Jackleg Opera: Collected Poems, 1990 to 2013

Paperback $22.95

North Atlantic Books | Sep 10, 2013 | 272 Pages | 6 x 9 | ISBN 9781583946770

  • Paperback$22.95

    North Atlantic Books | Sep 10, 2013 | 272 Pages | 6 x 9 | ISBN 9781583946770

  • Ebook$22.95

    North Atlantic Books | Oct 22, 2013 | 272 Pages | ISBN 9781583946787

Awards

Paterson Poetry Prize WINNER 2014

Praise

“And like all great poets, Ward lays bare his soul.”
—Jacqueline Cutler, journalist and book reviewer for NJ.com


“A new voice: welcome it. BJ Ward’s, with a new idiom, new accents, new rhythms. Speaking to and for a new generation.… This is where it’s at now, he says, and he’s right. Singing and squawking. It’s beautiful to hear, encouraging to see.”
—Hayden Carruth, award-winning poet and literary critic

“In the chaos of my library I have my top book shelf of about thirty books of contemporary poets that I find jumpstart me when I have trouble writing. This book is on there. BJ Ward is part of my generation of poets (born in 1965 or after), but he has somehow fallen through the seams. He should be present in the canon forming anthologies but isn’t. This is a shame … The honest and seemingly simple texture and metaphor of his poems offer us much to help us live our lives.”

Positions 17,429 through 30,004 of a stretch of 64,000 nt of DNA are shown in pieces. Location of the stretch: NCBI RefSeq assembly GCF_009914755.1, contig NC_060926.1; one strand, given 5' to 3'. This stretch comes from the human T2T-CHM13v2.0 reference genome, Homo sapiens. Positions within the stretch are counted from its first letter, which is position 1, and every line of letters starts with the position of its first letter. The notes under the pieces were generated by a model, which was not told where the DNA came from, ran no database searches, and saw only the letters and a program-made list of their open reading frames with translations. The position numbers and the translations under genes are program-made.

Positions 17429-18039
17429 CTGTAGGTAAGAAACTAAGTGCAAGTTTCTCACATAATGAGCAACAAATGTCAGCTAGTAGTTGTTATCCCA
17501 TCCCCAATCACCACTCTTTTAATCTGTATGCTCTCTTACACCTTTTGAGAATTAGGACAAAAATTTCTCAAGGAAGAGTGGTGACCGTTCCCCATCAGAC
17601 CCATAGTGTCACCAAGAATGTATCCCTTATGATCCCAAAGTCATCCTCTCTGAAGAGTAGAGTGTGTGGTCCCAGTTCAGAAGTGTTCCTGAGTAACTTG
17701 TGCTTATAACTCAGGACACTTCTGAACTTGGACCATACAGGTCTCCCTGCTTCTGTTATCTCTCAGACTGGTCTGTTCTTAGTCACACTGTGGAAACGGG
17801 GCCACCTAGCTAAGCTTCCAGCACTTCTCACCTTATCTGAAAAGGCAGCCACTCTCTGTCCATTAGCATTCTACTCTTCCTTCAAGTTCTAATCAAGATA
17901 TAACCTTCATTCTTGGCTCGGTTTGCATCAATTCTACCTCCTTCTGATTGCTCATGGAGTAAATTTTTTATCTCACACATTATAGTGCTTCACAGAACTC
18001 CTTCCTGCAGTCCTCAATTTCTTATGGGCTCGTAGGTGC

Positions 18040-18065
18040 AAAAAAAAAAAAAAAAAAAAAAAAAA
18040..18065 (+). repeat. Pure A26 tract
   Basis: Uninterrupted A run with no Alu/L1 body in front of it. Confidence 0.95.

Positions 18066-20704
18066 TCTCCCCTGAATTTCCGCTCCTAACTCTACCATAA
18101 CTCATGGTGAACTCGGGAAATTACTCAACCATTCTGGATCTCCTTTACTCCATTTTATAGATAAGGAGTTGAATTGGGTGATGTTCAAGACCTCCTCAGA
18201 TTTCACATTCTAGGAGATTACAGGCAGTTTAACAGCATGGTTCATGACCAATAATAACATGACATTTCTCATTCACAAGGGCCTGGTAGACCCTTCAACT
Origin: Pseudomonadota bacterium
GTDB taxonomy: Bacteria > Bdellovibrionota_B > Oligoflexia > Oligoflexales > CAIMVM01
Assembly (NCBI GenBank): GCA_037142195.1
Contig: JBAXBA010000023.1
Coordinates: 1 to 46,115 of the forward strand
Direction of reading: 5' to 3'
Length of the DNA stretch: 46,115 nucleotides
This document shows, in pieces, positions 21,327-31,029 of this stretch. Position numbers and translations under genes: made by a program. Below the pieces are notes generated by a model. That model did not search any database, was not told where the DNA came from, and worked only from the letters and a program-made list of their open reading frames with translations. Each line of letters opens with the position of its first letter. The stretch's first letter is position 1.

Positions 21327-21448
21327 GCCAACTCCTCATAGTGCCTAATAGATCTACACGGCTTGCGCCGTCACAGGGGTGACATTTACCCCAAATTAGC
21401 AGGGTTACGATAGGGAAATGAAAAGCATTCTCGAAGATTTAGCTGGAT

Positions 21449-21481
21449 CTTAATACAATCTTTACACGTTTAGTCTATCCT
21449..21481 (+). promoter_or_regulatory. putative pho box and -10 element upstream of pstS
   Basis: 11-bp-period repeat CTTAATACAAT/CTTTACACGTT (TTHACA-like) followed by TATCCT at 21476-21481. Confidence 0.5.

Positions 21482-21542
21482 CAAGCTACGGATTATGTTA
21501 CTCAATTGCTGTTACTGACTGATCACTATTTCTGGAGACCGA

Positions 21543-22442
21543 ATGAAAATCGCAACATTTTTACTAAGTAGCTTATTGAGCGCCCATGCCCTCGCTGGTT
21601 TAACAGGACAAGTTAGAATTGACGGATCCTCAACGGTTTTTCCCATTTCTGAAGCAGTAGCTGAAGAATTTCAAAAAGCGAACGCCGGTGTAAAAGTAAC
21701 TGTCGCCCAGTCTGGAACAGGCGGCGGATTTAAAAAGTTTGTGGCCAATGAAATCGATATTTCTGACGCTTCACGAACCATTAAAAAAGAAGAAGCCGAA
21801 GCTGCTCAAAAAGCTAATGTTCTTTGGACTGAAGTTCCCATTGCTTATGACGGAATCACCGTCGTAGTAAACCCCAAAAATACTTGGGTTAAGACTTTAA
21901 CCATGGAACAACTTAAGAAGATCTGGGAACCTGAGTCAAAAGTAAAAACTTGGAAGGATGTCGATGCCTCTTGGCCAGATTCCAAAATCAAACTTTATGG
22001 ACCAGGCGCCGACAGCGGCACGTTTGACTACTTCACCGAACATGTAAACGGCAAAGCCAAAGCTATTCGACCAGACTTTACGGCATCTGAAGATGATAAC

—Sean Thomas Dougherty, poet and author of nine books including Nightshift Belonging to Lorca

“In poems that both honor and transcend his blue collar roots, BJ Ward blends poignancy and humor with downright good story telling, and takes his place among the bright up-and-coming voices of his generation.”
—Stephen Dunn, poet and author of Different Hours, winner of the Pulitzer Prize for Poetry

“BJ Ward knows about keeping the soul’s song alive against the things that hold down the sons of the world, including the sons who must forgive and the fathers who must reinvent themselves. These poems ache with the love of women, a delight in language, and a surety that self can be soldered out of the rebar and remnants of a closely observed internal landscape, one colored not so much with elegy, but ‘what might be called generosity.’ These poems have a humor that can be owned only after close attention to pain, giving way to a kind of heroic grace.” 
—Laura McCullough, poet and author of Panic, winner of the Kinereth Gensler Award

Also by BJ Ward

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